TEHRAN (FNA) Turkmenistan wants to raise the price of natural gas it sells to Iran while Tehran argues the two countries agreed not to change it in a contract signed last year, a senior Iranian official said.
Iranian officials this week said Turkmenistan had halted daily deliveries to Iran of up to 23 million cubic meters of gas, blaming the disruption on technical problems.
Iran, a small net importer despite its huge gas reserves, gets about 5 percent of its needs from its northern neighbor and the supply disruption has caused shortages in some areas as well as a reduction in Iran’s gas exports to Turkey.
“They (Turkmenistan) believe that, as they increased the price of gas they export to Russia, they should raise the price of gas they export to Iran,” Reza Kasaizadeh, who heads the state gas company, was quoted as saying by the ISNA on Wednesday.
“But the signed contract between the two countries is important to us and one should act based on that,” he said.
Kasaizadeh said he had based his comments on information from Iran’s foreign minister, following a visit by an Iranian delegation to Turkmenistan’s capital last week.
Kasaizadeh said Turkmenistan had cited emergency repairs as the main reason for stopping gas deliveries.
Turkmenistan’s foreign ministry said on Tuesday that it was a temporary measure needed while essential maintenance work was carried out on the pipeline.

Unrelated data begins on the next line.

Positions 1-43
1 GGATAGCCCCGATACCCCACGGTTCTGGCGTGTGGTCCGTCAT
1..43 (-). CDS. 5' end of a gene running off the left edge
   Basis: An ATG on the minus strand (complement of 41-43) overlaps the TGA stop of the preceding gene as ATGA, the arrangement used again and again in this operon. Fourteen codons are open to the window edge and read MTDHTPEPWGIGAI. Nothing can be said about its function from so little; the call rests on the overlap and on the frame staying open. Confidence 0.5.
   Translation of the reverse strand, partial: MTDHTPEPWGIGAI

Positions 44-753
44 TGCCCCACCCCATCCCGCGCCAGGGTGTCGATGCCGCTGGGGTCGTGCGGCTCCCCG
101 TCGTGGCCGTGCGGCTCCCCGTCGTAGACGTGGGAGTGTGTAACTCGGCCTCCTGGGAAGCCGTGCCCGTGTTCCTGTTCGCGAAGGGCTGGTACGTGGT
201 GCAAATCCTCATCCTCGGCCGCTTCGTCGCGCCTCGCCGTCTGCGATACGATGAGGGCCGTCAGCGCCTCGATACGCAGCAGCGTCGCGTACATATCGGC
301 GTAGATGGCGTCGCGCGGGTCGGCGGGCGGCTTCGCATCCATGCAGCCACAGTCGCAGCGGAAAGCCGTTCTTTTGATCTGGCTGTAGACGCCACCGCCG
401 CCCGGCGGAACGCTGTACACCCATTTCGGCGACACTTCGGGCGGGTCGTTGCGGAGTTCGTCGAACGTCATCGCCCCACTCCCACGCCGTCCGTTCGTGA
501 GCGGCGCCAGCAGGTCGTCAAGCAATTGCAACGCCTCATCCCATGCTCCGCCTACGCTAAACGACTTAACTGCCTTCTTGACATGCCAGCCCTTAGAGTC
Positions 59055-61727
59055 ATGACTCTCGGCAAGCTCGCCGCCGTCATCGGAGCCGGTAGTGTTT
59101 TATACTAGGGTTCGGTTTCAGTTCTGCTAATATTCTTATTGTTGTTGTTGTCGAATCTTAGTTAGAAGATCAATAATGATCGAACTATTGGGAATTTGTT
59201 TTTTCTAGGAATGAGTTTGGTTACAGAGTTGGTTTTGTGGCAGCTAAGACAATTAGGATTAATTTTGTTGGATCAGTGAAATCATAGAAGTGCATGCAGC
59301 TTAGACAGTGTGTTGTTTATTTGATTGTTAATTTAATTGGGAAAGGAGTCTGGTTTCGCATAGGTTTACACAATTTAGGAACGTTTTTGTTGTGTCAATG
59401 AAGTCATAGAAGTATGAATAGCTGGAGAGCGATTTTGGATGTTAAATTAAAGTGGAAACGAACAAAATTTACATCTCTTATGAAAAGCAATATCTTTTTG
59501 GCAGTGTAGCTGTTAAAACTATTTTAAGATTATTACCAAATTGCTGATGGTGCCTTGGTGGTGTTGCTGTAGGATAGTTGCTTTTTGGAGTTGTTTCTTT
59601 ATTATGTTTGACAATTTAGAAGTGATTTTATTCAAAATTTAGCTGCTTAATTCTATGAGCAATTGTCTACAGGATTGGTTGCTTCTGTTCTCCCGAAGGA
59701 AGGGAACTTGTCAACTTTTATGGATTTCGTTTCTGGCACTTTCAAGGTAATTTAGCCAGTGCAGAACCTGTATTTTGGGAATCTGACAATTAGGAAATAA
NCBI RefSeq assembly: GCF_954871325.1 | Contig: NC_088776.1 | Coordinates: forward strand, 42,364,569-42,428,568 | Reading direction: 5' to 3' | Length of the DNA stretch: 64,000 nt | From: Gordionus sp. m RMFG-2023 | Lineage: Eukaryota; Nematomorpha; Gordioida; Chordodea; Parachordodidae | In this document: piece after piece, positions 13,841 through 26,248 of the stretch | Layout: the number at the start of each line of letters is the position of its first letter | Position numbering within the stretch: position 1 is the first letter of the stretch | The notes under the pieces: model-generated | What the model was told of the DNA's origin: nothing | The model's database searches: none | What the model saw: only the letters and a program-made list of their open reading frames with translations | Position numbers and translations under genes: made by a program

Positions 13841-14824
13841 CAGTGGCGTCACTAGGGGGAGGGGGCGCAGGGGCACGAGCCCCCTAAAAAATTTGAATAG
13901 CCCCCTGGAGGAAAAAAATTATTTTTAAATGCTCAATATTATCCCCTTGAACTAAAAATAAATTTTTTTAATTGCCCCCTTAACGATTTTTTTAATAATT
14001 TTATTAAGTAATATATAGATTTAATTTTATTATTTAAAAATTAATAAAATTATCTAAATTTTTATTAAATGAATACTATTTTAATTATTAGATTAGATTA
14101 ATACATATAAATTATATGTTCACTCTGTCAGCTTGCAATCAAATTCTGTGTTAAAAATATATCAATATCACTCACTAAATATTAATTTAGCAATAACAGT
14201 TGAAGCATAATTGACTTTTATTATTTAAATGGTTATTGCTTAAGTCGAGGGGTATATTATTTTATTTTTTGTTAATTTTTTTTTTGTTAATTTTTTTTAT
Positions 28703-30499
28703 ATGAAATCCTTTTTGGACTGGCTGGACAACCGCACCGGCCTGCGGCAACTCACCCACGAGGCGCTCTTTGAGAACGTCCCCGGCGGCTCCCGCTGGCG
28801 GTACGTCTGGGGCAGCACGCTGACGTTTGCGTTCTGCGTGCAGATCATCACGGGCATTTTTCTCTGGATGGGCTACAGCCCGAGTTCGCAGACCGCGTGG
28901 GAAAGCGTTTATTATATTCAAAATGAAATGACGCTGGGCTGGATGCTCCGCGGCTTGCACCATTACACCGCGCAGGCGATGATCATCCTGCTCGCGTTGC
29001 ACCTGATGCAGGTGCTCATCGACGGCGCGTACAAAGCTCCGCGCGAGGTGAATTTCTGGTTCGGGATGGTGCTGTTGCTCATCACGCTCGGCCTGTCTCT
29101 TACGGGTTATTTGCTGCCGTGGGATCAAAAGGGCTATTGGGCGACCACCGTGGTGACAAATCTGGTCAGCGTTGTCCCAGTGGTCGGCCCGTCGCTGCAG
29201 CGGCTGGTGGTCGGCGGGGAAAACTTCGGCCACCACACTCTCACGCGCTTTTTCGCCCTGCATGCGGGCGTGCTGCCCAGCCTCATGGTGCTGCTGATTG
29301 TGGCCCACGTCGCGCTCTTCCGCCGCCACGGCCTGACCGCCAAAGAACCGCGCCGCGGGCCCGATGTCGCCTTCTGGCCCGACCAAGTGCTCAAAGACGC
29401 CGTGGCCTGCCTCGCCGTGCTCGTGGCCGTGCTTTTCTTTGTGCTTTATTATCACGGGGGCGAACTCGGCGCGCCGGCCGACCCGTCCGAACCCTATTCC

But Kasaizadeh also said the two sides had discussed the price of gas at last week’s meeting in Ashgabat. Discussions had been due to continue in Tehran this week but have been delayed after the Turkmen supply cut, he said.
He said that attached to a contract signed last year to increase the gas price was an agreement “that it was supposed that during the next three years we wouldn’t have any rise in the price of gas we import from Turkmenistan.”
In November, Turkmenistan reached an agreement to increase the price on gas it delivers to Russia’s gas export monopoly Gazprom by 30 percent.
Kasaizadeh earlier told state radio that Iran had eased the gas shortages in its north by bringing in gas from southern fields.
In the past few days people in the northern provinces of Semnan, Mazandaran and Golestan had to wait in long queues for alternative fuel to heat their homes and cook food.
“Fortunately we were able to provide the gas needed for northern provinces … through gas delivered from Assalouyeh,” he said, referring to a southern port town in an area where many of Iran’s gas fields are located.
Despite sitting on the world’s second largest gas reserves after Russia, analysts say Iran has been slow to develop the sector due to sanctions and construction delays.
Yet, Iran is now developing oil and gas infrastructures at a high speed now.